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The history of Tibetan cuisine and the story of its arrival in India


India is a melting pot of different cultures. Indian cuisine is a beautiful blend of local cultures and cuisines for those who have taken refuge in life in India.

Here, we are talking about Tibetan food.

Momo is one of the most popular dishes in Tibet (Shutterstock)

Regardless of the season, Tibetan cuisine remains everyone’s favourite. It’s a delicious blend of flavors and textures that pulls your taste buds on an adventure through the mountains and valleys of Tibet.

How did Tibetan cuisine reach India?

Tibetan cuisine has an interesting story of how it came to India. In 1959, when the Chinese attacked the region, the Dalai Lama had to leave Tibet and travel to India in search of a safe haven. The people who accompanied him, including his teachers, members of the ruling council in Tibet during the Qing and post-Qing dynasties until the 1950s, and his family members brought their culinary traditions to the Indian mainland and continued to serve their indigenous dishes such as momo and tukpa. , and «Chico», «Laping», and other varieties among the Indians.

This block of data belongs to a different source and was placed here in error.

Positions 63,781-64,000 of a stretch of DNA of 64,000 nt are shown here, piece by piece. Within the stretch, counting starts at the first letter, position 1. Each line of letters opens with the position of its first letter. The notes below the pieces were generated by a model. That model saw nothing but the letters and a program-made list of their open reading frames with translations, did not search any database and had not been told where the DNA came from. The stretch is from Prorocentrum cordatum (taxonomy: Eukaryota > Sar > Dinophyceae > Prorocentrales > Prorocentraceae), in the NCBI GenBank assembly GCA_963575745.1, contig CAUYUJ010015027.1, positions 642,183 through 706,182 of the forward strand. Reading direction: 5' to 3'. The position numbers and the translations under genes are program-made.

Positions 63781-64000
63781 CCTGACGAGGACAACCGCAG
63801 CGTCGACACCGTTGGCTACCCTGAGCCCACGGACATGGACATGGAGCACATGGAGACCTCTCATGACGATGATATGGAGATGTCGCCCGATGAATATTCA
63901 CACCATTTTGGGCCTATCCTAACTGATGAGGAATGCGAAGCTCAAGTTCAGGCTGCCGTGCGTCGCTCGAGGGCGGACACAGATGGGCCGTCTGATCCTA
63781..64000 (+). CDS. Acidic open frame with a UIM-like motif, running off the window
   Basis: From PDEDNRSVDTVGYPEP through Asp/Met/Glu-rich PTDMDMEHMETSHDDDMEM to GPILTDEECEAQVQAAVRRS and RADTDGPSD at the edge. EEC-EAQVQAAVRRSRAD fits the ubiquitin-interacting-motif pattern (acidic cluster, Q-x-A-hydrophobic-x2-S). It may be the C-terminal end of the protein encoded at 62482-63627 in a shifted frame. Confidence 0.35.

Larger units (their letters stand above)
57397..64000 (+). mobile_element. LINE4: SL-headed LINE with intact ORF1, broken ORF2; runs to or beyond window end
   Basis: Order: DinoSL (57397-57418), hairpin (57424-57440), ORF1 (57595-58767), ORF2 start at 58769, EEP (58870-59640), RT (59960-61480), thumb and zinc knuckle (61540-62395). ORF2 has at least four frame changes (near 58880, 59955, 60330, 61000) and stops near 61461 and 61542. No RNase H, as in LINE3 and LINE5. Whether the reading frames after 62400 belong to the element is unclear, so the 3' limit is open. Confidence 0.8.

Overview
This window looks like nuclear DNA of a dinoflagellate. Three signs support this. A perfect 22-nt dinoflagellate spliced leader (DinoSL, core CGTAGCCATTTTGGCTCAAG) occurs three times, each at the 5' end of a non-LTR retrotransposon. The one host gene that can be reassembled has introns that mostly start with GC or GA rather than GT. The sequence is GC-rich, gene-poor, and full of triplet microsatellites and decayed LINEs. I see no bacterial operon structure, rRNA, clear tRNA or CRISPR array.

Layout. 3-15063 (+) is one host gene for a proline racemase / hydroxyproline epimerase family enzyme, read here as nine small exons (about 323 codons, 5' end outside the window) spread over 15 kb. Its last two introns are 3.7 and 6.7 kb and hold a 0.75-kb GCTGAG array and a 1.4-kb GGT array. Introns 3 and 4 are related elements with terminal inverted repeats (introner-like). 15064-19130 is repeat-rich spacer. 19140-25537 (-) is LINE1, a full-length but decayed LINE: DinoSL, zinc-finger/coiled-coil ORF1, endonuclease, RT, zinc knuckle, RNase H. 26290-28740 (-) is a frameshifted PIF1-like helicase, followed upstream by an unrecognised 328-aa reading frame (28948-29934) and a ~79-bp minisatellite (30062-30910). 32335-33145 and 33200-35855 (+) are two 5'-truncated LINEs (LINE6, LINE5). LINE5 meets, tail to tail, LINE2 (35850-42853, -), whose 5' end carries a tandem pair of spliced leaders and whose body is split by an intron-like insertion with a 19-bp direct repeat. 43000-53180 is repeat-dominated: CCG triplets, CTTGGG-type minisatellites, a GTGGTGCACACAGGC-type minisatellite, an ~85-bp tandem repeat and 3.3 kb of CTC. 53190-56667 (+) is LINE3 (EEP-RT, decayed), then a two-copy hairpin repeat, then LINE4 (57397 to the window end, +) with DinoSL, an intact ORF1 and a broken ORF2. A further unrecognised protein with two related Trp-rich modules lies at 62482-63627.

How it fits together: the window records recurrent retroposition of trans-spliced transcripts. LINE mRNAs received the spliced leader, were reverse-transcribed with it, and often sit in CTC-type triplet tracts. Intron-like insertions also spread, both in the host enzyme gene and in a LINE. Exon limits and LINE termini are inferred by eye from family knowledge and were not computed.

Another theory suggests that it was the Newar traders (Newar or Nipamians, the historical inhabitants of the Kathmandu Valley and surrounding areas in Nepal and the makers of its historical heritage and civilization) in Kathmandu who brought the food of the Tibetans to India during their travels along the Silk Road. Their popularity then spread to other parts of the country, eventually becoming the beloved spiritual food of many Indians.

“The Newar merchants have lived in Tibet for years at a time, learning to prepare local foods, whether out of interest or necessity (i.e. limited choice of ingredients),” says Kamal Ratna Toldhar, author of Caravan to Lhasa: A Trader from Kathmandu in Traditional Tibet. When they returned to Nepal, they taught their family members how to make food. And then it became just another hop onto the streets.”

Fried Momo (Shutterstock)